Thursday, 27 January 2022 14:55

Ukraine incursion unlikely to cause dairy pain

Written by  Staff Reporters
A recent report from ASB claims that, unlike in 2014, troubles on the Ukraine-Russia border aren't likely to cause a drop in dairy prices. A recent report from ASB claims that, unlike in 2014, troubles on the Ukraine-Russia border aren't likely to cause a drop in dairy prices.

ASB says that, amidst the possibility of an incursion into Ukraine by Russia, it is unlikely the dairy industry will see a repeat of 2014 when conflict between the two countries led to a crash in dairy prices.

“Back then, dairy prices fell more than 40% over the course of the year following Russia’s decision to ban EU agriculture exporters amidst tensions with the west over eastern Ukraine,” the bank’s Commodities Weekly report says.

However, global dairy flows are in a different position this time around.

“EU dairy exports to Russia have collapsed following the previous round of sanctions so another lake of milk won’t be flooding on to the market any time soon,” the report says.

“What’s more, the 2014 conflict took place at a time when global dairy production was ramping up following good weather and the lifting of European production caps, all whilst Chinese purchases were slowing.

“This time around, global dairy supply is looking tight, and the appetite among buyers is ferocious,” it says.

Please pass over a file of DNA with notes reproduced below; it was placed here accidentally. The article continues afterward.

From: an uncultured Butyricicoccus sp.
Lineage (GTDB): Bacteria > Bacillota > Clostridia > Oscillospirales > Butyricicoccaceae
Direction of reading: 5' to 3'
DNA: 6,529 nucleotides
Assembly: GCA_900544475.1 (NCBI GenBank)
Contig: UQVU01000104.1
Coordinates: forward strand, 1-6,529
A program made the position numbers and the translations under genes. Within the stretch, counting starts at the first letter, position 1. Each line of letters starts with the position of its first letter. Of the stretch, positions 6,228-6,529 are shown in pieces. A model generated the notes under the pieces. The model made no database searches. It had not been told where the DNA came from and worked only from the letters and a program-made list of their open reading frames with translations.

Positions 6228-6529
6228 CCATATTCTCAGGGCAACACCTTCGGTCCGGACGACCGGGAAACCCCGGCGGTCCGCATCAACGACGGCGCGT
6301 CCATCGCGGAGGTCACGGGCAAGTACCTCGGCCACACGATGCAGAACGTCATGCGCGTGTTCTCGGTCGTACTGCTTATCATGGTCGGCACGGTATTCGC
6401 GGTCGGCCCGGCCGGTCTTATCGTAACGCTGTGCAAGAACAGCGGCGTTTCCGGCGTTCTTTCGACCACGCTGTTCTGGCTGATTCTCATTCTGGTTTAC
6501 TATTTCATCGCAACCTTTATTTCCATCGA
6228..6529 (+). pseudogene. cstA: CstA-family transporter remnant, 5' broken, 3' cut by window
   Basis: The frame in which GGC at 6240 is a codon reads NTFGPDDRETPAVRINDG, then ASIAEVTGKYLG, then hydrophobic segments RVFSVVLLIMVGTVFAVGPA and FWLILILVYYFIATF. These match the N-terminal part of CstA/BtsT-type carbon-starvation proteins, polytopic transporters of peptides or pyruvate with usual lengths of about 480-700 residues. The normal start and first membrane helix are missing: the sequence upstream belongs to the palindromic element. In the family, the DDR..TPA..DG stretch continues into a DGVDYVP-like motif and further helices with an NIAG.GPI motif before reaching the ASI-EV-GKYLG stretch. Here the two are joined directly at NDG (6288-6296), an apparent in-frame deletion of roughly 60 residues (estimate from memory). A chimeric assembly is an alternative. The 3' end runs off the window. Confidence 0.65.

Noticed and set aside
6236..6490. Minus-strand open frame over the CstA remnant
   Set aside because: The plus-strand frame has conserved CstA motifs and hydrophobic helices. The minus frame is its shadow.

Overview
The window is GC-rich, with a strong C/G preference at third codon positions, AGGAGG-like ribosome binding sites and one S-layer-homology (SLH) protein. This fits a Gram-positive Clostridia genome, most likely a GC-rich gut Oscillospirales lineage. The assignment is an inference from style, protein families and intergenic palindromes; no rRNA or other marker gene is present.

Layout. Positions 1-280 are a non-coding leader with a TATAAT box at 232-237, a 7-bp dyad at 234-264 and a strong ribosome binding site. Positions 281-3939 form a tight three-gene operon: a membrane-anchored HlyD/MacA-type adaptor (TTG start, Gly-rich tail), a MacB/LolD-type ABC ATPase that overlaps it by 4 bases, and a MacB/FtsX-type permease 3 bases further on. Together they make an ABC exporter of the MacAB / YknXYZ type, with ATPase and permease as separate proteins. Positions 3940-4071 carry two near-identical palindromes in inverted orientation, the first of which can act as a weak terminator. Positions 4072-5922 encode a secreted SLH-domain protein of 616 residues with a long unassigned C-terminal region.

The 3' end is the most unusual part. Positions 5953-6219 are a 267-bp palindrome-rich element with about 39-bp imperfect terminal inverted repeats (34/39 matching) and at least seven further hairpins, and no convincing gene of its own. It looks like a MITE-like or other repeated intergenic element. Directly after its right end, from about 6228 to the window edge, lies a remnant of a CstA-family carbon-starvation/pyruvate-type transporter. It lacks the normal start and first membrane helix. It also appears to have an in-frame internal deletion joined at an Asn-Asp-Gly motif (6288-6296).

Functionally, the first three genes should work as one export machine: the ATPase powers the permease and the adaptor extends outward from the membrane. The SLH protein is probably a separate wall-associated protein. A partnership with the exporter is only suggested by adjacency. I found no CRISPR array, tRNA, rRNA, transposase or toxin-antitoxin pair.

The report also states that any sanctions placed on Russia, as it amasses troops at the Ukrainian border, are unlikely to have a direct impact on other big New Zealand export sectors.

“NZ’s exports to Russia have recovered since their crash in the aftermath of that previous round of tensions (and sanctions) back in 2014, but it remains insignificant as an NZ export partner,” the report states.

The indirect effects of an invasion on global grain prices may be more meaningful, the report states.

It claims that Ukraine and Russia are the world’s second and third largest exporters of cereals, collectively supplying 15% of world exports.

“On its own, Ukraine supplies about 13% of global maize exports with much production taking place in eastern areas which are most vulnerable to conflict.

“The impact on global feed prices will depend on the nature of any conflict and will be difficult to predict, but Kiwi farmers would be prudent to prepare for further volatility over the months ahead.”

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